“When Jesus heard this, he was amazed at him, and turning to the crowd following him, he said, ‘I tell you, I have not found such great faith even in Israel’” (Luke 7:9).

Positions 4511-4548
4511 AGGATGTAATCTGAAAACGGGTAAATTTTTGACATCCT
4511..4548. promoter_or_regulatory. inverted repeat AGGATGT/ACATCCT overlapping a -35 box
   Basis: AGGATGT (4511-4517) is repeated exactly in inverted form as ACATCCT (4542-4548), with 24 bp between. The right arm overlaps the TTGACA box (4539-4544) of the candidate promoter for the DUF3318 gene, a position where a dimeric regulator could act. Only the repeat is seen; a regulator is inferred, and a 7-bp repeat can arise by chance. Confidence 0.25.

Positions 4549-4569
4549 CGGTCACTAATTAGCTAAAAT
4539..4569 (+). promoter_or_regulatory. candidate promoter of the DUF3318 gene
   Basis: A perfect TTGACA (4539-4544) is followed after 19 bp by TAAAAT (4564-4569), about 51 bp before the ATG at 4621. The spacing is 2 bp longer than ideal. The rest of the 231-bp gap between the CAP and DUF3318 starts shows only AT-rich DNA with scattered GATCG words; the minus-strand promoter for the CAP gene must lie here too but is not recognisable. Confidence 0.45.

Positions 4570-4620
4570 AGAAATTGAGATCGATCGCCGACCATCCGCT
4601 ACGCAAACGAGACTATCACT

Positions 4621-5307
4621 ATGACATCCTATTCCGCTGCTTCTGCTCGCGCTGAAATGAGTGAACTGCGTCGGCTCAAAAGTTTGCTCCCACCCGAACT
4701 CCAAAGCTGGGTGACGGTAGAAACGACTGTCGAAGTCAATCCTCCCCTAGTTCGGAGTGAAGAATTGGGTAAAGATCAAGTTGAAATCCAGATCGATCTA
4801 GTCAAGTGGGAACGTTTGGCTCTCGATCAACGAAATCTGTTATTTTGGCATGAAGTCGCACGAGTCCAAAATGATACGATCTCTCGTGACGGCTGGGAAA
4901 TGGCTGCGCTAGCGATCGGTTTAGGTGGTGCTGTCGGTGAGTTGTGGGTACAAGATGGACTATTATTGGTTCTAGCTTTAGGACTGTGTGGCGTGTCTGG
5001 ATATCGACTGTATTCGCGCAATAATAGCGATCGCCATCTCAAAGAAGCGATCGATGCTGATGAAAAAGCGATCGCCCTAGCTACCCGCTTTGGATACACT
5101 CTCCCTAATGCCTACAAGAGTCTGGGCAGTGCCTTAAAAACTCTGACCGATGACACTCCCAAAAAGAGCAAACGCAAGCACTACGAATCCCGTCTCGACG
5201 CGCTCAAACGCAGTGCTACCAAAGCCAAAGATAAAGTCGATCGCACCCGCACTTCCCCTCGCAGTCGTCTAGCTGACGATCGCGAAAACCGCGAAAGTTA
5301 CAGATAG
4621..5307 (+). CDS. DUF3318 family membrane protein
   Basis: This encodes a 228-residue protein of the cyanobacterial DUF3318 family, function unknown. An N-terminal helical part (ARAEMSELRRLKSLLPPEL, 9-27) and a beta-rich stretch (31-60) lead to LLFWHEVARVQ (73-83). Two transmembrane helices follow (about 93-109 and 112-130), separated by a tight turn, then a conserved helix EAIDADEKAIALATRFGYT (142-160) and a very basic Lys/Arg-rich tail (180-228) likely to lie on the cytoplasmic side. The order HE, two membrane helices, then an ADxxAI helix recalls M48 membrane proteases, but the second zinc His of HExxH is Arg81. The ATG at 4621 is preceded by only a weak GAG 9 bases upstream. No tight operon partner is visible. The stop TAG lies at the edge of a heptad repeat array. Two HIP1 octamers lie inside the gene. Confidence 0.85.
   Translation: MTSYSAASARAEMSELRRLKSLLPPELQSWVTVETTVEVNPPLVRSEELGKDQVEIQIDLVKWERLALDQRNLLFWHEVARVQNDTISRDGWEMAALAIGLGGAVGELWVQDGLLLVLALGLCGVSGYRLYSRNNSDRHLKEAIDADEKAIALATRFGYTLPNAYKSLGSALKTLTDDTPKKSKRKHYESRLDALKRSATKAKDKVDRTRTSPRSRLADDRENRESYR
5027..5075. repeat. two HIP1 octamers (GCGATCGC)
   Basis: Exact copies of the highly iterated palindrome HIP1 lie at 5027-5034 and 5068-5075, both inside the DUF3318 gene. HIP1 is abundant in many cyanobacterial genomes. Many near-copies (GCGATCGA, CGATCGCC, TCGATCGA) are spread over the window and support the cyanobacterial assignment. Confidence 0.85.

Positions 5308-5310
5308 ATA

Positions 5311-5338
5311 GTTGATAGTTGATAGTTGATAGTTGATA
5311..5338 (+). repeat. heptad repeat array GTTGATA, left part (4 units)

Not all the Jewish leaders hated Jesus or wanted Him killed. Some respected Jesus as a teacher and healer. One day some synagogue elders earnestly pleaded for Jesus to heal the servant of a Roman centurion, which surprises us because most of the Jews hated the Roman army that oppressed them and occupied their nation—they eagerly expected the Messiah to come and free them from the shackles of Rome. This Roman centurion surprises us because he loved the Jewish people and had built a synagogue for their worship and study of the Scriptures. Furthermore, this high ranking Roman officer so highly respected Jesus and was so humble that he felt unworthy to come into Jesus’ presence or have Jesus come into his house. He called Jesus “Lord” in a way that meant more than just the title “Sir.” By every measure the centurion appeared to be a good man, but he did not believe his good deeds merited the attention of someone as important as Jesus. Therefore, as Jesus was on His way to his house to heal his servant, the centurion sent some friends to tell Jesus not to bother himself, because he knew that Jesus could heal his servant with a word no matter where Jesus was at the time. As a God-fearing Gentile, this centurion knew God had created the world by using words, and he attributed this same power to Jesus when he told Jesus that he believed Jesus could heal his servant by simply saying the word—Jesus did so, and He commended the faith of a Gentile, Roman, centurion. Today, believers can still trust the words of Jesus.